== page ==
German farmers blockade Berlin with tractors in subsidy row
There are also reported blockages in Baden-Württemberg, North Rhine-Westphalia, Saxony and Bavaria.
The subsidy cuts were designed to fix a budget crisis after a court ruled the government’s 2024 budget was illegal.
But the cuts have backfired and there are fears the ensuing row could feed the far right’s popularity.
Reacting to the blockades, Interior Minister Nancy Faeser warned that stopping people from going to work, school or to see a doctor “will cause anger and disagreement.”
But farmers are enraged and their association, DBV, has called on the government to scrap all plans for cutting farmer’s subsidies.
“Otherwise the supply of high quality food stuffs is jeopardised,” warned DBV head Joachim Rukwied in a radio interview.
Ministers have been scrambling to plug a financial blackhole of tens of billions of euros after a bombshell ruling in November by Germany’s constitutional court, which declared the government’s budget illegal.
However subsequent proposals to end farmers’ tax breaks on agricultural diesel have already been watered down, with the change now set to be phased in over time. The government also dropped plans to abolish preferential treatment in vehicle tax.
But it hasn’t assuaged farmers’ anger and, in heated scenes, a group of protesters even prevented the Vice Chancellor Robert Habeck from disembarking from a ferry last week.
The demonstration drew widespread condemnation and sparked fresh fears about the radicalisation of political debate in Germany.
But the co-leader of the far right Alternative for Germany (AfD) party, Alice Weidel, said that the episode showed that the vice chancellor was “no longer taken seriously”.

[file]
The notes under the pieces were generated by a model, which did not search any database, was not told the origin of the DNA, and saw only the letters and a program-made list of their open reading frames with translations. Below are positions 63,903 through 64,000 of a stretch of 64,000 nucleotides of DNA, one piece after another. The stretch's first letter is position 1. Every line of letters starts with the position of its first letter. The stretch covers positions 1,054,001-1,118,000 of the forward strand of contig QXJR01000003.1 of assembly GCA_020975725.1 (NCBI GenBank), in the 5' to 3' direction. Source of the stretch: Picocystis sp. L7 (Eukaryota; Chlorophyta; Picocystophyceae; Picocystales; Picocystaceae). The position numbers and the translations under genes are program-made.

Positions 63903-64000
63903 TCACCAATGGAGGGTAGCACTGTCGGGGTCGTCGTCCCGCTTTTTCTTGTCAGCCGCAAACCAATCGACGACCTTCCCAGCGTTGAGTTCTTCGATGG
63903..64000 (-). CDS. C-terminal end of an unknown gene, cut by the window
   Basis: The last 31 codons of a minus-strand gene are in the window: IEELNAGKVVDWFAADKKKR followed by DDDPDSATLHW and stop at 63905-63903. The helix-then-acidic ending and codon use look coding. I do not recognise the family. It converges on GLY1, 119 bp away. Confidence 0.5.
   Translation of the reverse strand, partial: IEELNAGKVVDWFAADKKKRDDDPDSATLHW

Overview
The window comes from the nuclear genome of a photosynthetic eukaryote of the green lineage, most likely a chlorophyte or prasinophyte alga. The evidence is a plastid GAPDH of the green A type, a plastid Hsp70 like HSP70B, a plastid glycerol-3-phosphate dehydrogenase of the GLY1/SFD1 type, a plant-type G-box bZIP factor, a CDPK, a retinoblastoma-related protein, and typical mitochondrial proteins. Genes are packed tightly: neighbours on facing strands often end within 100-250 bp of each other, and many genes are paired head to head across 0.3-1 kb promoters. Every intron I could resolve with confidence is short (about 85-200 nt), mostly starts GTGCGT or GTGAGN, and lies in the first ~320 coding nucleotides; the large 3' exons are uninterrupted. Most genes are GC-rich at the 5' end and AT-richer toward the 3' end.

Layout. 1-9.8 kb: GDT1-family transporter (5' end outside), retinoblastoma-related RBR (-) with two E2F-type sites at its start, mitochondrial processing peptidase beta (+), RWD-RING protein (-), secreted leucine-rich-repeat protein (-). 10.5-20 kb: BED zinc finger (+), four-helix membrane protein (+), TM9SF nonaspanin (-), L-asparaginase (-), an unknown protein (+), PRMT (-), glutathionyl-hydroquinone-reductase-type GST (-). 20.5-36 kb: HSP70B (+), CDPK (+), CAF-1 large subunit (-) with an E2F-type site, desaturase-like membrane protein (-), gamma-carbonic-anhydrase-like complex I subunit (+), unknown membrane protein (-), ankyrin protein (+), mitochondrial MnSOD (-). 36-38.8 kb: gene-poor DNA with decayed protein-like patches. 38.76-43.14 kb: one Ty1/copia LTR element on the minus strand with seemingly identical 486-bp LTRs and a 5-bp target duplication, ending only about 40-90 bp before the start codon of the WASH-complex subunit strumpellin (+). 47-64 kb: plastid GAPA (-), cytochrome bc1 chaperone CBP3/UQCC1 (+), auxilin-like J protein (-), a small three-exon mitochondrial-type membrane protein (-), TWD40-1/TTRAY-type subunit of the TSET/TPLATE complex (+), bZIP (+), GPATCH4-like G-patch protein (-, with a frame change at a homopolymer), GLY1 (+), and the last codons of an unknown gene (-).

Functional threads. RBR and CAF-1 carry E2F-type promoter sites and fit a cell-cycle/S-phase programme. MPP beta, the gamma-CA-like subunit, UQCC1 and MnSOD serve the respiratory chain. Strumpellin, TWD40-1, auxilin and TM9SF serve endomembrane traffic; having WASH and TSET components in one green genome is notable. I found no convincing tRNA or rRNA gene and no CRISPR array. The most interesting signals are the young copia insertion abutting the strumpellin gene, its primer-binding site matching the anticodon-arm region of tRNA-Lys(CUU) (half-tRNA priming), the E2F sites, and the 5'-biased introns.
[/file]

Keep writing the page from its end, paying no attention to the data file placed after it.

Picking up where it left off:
“And instead of seeking dialogue, he’d rather flee on a ferry,” she wrote.
The AfD has been hitting record highs in the polls, consistently scoring above the three governing parties.
There are frequent reports of infighting and barely-disguised tensions within Germany’s ruling traffic light coalition of Social Democrats, the Greens and Free Democrats.
Crucial regional elections later this year will test at least part of the country’s mood with three eastern states – Saxony, Brandenburg and Thuringia – going to the polls.
Planned train drivers strikes will also pile further pressure on the coalition later this week.
Germany’s GDL union said on Sunday that it would call on members to walk out from Wednesday as part of a wage dispute with rail operator Deutsche Bahn.
As the tractors pull up in central Berlin, it is an inauspicious start to the year for Chancellor Scholz’s government and comes alongside predictions of lacklustre economic growth for a country often described as the EU’s “powerhouse”.